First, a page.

Nobel Peace Prize Goes To Women Striving For Peace In Liberia And Yemen
NPR's Philip Reeves
Three women who have worked for peace and women's rights in Liberia and Yemen have been awarded the 2011 Nobel Peace Prize, it was just announced at the Norwegian Nobel Institute in Oslo.
Liberian President Ellen Johnson Sirleaf, Liberian peace activist Leymah Roberta Gbowee and Yemeni protest leader Tawakkul Karman are being honored.
This year's Nobels come with about $1.5 million. That amount will be divided between the three laureates.
We'll follow shortly with more about the news. Please hit your "refresh" button to get our updates.
Update at 11:45 a.m. ET. Johnson Sirleaf Says The Honor Is A Message To The Liberian People About Peace:
"I consider it recognition for the many years of struggle for justice, for peace and for the promotion of development," Johnson Sirleaf said today while campaigning (she's running for reelection and the first round of voting is set for next Tuesday).
"I believe we both accept this on behalf of the Liberian people and the credit goes to them, because we're now going into our ninth year of peace," Johnson Sirleaf continued. "And every Liberian has contributed to it. We particularly give this credit to Liberian women, who have consistently led the struggle for peace, even under conditions of neglect. It sends a message to the Liberian people that peace must prevail as Liberia goes through this critical event; that we must demonstrate to the world that we can be peaceful, that we can be politically mature and that we can all work together for a better Liberia."
(H/T to NPR's Ofeibea Quist-Arcton for sending us Johnson Sirleaf's comments.)
Update at 8 a.m. ET. All Things Considered On Karman, "The Woman Behind The Revolution:"
In August, NPR's Kelly McEvers profiled Karman for All Things Considered. As Kelly reported:
"Authorities in male-dominated Yemeni society thought they could shut Karman up by sending threats to her male friends and relatives. The worst one, she says, came in 2007, when someone told her they would kill her, kidnap her children and throw them from a mountain.
"But Karman didn't stop organizing protests. Looking back now, though, she says they did little good.
"[Then] everything changed with the uprising in Tunisia and the fall of the first Arab dictator in January."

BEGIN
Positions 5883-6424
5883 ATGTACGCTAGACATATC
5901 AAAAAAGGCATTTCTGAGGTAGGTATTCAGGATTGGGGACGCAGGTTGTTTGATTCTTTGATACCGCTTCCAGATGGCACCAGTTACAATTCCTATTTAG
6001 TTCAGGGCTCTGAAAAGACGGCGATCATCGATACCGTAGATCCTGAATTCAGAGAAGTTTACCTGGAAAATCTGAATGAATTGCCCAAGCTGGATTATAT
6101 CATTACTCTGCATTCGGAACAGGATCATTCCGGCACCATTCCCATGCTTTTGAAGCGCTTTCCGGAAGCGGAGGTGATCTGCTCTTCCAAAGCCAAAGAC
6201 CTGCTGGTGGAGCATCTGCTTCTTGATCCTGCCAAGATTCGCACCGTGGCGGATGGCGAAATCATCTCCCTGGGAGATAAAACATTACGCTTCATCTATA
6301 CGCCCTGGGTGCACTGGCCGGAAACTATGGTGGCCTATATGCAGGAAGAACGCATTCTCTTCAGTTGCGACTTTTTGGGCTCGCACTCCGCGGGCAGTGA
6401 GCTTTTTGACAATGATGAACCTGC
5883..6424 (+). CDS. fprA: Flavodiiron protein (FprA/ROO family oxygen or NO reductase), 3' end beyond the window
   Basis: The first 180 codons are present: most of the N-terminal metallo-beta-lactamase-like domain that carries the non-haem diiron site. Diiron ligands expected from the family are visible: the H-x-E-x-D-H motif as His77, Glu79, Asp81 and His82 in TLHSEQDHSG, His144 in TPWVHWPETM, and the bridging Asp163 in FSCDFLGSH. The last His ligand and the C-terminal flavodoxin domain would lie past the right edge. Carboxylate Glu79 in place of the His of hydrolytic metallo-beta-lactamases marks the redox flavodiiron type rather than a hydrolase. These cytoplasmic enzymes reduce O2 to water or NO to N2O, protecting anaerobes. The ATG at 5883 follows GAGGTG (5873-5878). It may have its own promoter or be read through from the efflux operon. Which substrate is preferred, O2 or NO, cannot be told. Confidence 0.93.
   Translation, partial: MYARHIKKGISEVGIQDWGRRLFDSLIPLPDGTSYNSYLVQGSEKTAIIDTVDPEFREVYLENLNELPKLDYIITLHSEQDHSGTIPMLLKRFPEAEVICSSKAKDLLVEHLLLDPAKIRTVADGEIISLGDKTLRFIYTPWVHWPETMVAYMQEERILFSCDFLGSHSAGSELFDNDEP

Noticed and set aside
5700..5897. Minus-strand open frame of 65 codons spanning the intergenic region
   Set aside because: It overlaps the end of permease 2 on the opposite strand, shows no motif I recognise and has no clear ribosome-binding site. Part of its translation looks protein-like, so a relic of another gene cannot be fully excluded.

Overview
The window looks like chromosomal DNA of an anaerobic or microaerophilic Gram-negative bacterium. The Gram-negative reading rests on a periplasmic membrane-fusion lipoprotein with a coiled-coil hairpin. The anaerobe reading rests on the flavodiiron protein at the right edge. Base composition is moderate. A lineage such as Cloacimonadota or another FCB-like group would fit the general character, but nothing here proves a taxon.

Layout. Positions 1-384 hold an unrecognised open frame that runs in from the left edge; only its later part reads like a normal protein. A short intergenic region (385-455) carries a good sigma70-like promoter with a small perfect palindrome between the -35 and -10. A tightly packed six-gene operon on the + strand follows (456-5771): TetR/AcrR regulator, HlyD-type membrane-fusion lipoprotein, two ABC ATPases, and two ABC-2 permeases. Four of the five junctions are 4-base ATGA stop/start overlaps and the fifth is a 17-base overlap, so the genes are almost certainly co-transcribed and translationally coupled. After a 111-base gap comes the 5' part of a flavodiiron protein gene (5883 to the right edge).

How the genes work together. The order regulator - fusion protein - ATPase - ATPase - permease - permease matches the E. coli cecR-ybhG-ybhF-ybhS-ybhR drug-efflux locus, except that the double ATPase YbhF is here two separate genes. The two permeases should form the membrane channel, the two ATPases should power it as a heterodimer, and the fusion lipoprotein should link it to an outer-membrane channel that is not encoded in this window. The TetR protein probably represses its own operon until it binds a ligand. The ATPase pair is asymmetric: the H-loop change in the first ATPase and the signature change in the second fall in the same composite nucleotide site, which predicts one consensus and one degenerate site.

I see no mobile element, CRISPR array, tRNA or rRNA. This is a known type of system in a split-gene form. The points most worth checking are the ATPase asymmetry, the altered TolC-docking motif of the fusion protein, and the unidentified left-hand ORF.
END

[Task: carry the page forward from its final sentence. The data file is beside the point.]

Update at 7 a.m. ET. "Important Moment For Women":
On Morning Edition, NPR's Philip Reeves said this year's award is being viewed as "an extremely important moment for women in the fight for equality and rights." Only 10 of the 98 Nobel Peace laureates, he noted, have been women.
NPR's Philip Reeves
Update at 5:52 a.m. ET. More On Johnson Sirleaf.
As The Associated Press writes:
"Johnson Sirleaf, 72, is a Harvard-trained economist who became Africa's first democratically elected female president in 2005. Liberia was ravaged by civil wars for years until 2003 and is still struggling to maintain a fragile peace with the help of U.N. peacekeepers. Sirleaf was seen as a reformer and peacemaker in Liberia when she took office. She is running for re-election this month and opponents in the presidential campaign have accused her of buying votes and using government funds to campaign. Her camp denies the charges."
Update at 5:45 a.m. ET. Gbowee On Tell Me More:
In 2009, Gbowee was on NPR's Tell Me More and spoke about the horrific violence against women in her country during its war, and why she organized a "sex strike" that aimed to get men to stop the violence.
"We didn't have the power to go to peace talks, so we just thought, what else do we have to lose?," she said. "Our bodies are their battlefield. Let's just put our bodies out there because it was just about at that point in time, all of us, the mindset was we need to do something to change the situation if our children must live in this country."